Postgraduate taught course information
We have over 100 taught Master’s courses on offer, and many are available in either full-time or part-time modes. If you register for and complete only part of the Master’s programme, you may be eligible for the award of a Postgraduate Certificate or a Postgraduate Diploma, depending upon the number of credits gained.
Degrees are awarded as the following:
We have also introduced a new type of Master’s degree, Master of Research (MRes), which can provide a solid foundation if you intend to go on to a PhD or thorough training in research theory, skills and practice.
Mode and structure
Most Master’s courses are available on a part-time and full-time basis, though some are only available part-time and a few only accept full-time students. A number may also be studied by distance-learning, which means you may undertake most of your study away from the University.
More flexible modes of study are also available in some areas and, with the rapid advances in electronic communications, some have facilities for tutoring and group conferencing through e-learning. You should check with your School on the arrangements for your particular course.
Full-time programmes last approximately one year, beginning at the end of September (although a few courses begin in February). Part-time courses last a minimum of two years and usually involve attendance on one day a week, though arrangements for block-taught courses may differ from this.
Master’s courses are made up of self-contained modules worth a set number of credits. Usually you can expect to take the taught modules during the first two-thirds of your course and move on to the dissertation for the latter part. You may find though that there is some overlap between the two sections.
The title of your dissertation is usually agreed between you and your supervisor and will relate to your chosen course of study, but you can also draw on your work experience if you are in relevant employment.
The taught modules will vary in the way they are presented. You can expect some lectures and seminars and more small-group teaching than is possible at undergraduate level. This allows students from a variety of work backgrounds to exchange professional expertise within an academic context. Students in technology- or science-based disciplines will also have some laboratory-based and practical components.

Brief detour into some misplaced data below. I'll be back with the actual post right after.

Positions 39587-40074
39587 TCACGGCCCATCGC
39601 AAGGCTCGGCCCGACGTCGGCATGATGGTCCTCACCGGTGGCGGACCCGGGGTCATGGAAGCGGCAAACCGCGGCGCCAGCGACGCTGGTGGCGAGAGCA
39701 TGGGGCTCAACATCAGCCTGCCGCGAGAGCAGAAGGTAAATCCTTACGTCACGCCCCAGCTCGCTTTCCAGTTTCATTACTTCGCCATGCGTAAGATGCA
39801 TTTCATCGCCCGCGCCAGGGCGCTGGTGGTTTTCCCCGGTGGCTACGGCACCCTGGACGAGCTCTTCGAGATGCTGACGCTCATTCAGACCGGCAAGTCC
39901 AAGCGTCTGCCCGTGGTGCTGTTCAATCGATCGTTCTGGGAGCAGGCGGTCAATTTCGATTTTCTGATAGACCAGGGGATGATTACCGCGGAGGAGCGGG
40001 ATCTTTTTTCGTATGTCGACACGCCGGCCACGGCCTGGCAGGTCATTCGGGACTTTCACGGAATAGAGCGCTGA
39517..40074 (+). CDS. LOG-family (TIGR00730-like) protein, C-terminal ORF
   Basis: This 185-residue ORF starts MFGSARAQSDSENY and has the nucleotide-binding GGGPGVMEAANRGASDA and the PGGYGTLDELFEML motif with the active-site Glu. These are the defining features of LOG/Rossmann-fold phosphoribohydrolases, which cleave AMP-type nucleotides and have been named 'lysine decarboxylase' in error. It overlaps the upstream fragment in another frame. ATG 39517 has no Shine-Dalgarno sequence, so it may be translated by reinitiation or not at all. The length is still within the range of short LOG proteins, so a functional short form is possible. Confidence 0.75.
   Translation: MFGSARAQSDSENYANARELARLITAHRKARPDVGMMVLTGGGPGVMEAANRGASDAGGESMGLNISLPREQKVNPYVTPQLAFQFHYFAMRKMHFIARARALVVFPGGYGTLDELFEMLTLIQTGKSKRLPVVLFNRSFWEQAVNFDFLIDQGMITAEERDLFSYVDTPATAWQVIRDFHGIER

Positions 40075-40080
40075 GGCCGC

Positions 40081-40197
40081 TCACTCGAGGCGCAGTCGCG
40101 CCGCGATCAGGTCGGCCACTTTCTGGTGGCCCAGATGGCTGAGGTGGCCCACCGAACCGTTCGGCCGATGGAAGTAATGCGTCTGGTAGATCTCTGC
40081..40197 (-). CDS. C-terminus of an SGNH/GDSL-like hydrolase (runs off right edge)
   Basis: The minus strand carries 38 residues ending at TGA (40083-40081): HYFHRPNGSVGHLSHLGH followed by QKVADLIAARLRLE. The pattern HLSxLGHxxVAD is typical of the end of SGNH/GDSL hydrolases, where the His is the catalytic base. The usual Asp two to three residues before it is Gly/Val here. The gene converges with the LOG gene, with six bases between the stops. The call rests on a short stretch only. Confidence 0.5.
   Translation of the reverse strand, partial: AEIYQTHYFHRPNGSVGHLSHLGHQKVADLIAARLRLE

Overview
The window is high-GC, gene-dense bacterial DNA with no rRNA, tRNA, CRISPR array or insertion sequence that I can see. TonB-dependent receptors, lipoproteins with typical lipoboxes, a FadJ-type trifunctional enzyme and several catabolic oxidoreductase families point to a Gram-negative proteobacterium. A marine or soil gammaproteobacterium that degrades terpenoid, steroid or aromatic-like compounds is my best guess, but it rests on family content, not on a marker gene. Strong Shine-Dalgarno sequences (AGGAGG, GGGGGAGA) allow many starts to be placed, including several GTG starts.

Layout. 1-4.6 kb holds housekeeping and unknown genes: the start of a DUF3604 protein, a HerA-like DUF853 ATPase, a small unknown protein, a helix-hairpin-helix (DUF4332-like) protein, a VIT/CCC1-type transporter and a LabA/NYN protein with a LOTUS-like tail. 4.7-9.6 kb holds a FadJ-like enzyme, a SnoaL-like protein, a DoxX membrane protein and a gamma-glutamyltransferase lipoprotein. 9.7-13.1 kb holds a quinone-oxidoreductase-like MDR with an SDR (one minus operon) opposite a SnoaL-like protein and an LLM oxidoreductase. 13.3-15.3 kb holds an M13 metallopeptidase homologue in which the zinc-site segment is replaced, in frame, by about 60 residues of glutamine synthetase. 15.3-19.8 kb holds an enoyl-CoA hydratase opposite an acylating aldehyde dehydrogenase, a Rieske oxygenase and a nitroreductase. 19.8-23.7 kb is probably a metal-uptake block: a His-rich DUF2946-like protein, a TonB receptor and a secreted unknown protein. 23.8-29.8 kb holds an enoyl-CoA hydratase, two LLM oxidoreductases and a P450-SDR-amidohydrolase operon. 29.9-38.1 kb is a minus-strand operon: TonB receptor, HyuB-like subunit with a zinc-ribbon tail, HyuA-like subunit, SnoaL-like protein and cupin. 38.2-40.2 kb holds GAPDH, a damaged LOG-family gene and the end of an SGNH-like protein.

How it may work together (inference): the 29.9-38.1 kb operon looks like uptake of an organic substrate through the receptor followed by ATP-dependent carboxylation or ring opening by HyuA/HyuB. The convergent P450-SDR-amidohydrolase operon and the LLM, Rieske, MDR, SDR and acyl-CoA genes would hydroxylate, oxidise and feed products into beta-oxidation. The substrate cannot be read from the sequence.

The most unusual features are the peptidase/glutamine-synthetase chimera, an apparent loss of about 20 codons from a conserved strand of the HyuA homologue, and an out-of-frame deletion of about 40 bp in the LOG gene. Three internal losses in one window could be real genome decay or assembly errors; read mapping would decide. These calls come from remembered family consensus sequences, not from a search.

Your postgraduate course will provide you with the skills you need to undertake a project or dissertation in your chosen field. These may include, for example, research methods, use of relevant software packages, communication and presentation skills. As part of the induction programme, you will be provided with information on the use of information retrieval systems in the University and the use of Brunel’s computing services.
Distance learning students will be given appropriate induction to their course through course materials or a residential period and will usually be in regular e-mail contact with their School.
The Brunel MRes
The MRes degree can be taken either as a stand-alone Master’s taught course or as the foundation year for PhD study. If you pursue the latter option and register for a PhD, you will normally require marks of at least 50% in all taught modules and the dissertation.
This degree comprises six modules on research issues and other topics relevant to your specialist subject, together with a dissertation. Compulsory modules deal with research methods and policy, research skills and professional development, as well as your dissertation. You then select further modules from specialised topics offered by your School.